Authors
Gail Presbey
University of Detroit Mercy
Abstract
Trudy Govier worked closely with Wilhelm Verwoerd and Desmond Tutu in South Africa’s Truth and Reconciliation Commission. This paper shares her insights regarding the meaning and importance of concepts such as acknowledgment, apology, forgiveness and reconciliation. The paper goes on to focus on the topic of reconciliation in the works of two philosophers. Kenyan philosopher Henry Odera Oruka had a great concern for reconciliation and restorative justice. He critiqued criminal justice systems that focused on punishment as retribution or deterrent. He wrote in the 1960s and 70s that punishment as a concept and as a practice should be abolished. Instead, society should address the causes of social disharmony that lead to crime. His interview with sage Paul Mbuya Akoko shows that such an approach was one advocated by elders in Oruka’s Luo ethnic community, and by implication, in other parts of Africa as well. Oruka also wrote about Gandhi’s philosophy, suggesting that the nonviolent methods may be more fruitful than those counseled by Fanon. Also, Gandhi’s emphasis on the interdependence of all life is a fruitful basis for an ecological ethics. The philosophy of Mohandas Gandhi is then covered, with emphasis on his methods of conflict resolution. Gandhi’s methods steer a middle course between harmony and confrontation, and with a measured use of “compromise.” Gandhi advocated careful listening, and put it into practice while trying to quell riots in Calcutta. The paper ends by comparing and contrasting Oruka and Gandhi’s philosophical insights.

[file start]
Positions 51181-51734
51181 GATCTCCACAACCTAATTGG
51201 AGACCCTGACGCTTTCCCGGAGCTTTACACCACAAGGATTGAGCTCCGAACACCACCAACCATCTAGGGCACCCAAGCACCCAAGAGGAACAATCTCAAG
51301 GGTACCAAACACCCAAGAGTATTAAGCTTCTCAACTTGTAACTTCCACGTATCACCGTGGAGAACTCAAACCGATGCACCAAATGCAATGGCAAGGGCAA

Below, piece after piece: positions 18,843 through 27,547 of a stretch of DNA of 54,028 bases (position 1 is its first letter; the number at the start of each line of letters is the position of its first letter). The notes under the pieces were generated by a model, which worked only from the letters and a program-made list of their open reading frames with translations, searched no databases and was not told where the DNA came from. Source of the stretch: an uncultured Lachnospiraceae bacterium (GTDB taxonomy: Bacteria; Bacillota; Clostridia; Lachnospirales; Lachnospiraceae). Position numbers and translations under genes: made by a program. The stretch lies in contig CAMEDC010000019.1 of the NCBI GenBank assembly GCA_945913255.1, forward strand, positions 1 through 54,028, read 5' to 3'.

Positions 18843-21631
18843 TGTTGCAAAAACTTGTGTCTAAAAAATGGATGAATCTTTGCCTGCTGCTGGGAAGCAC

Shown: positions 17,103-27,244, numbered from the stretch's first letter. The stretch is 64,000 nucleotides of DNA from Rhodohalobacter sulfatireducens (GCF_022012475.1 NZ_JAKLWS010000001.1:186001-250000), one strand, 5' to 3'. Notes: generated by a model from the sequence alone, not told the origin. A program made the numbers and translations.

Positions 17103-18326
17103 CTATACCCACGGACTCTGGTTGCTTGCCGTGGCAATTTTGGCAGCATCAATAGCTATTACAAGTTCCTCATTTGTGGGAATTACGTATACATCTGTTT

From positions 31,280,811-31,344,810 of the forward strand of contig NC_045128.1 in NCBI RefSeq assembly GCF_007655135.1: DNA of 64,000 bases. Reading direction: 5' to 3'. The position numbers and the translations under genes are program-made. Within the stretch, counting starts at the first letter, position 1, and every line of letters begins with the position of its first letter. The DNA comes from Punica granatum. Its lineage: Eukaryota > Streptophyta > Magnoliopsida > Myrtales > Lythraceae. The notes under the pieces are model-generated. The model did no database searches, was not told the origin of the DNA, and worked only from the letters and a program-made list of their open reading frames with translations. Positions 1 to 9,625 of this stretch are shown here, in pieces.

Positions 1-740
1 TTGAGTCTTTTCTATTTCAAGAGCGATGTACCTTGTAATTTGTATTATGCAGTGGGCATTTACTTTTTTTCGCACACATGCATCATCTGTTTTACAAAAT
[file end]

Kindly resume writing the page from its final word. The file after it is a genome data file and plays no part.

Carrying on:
Keywords Odera Oruka  Mohandas Gandhi  Reconciliation  punishment  restorative justice  Trudy Govier  compromise
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References found in this work BETA

Gandhi's Truth: On the Origins of Militant Nonviolence.Erik H. Erikson - 1971 - Philosophy East and West 21 (2):225-227.
Metaphysical Foundation of Mahatma Gandhi's Thought.Surendra Verma - 1970 - [New Delhi]Orient Longmans on Behalf of Gandhi Peace Foundation.

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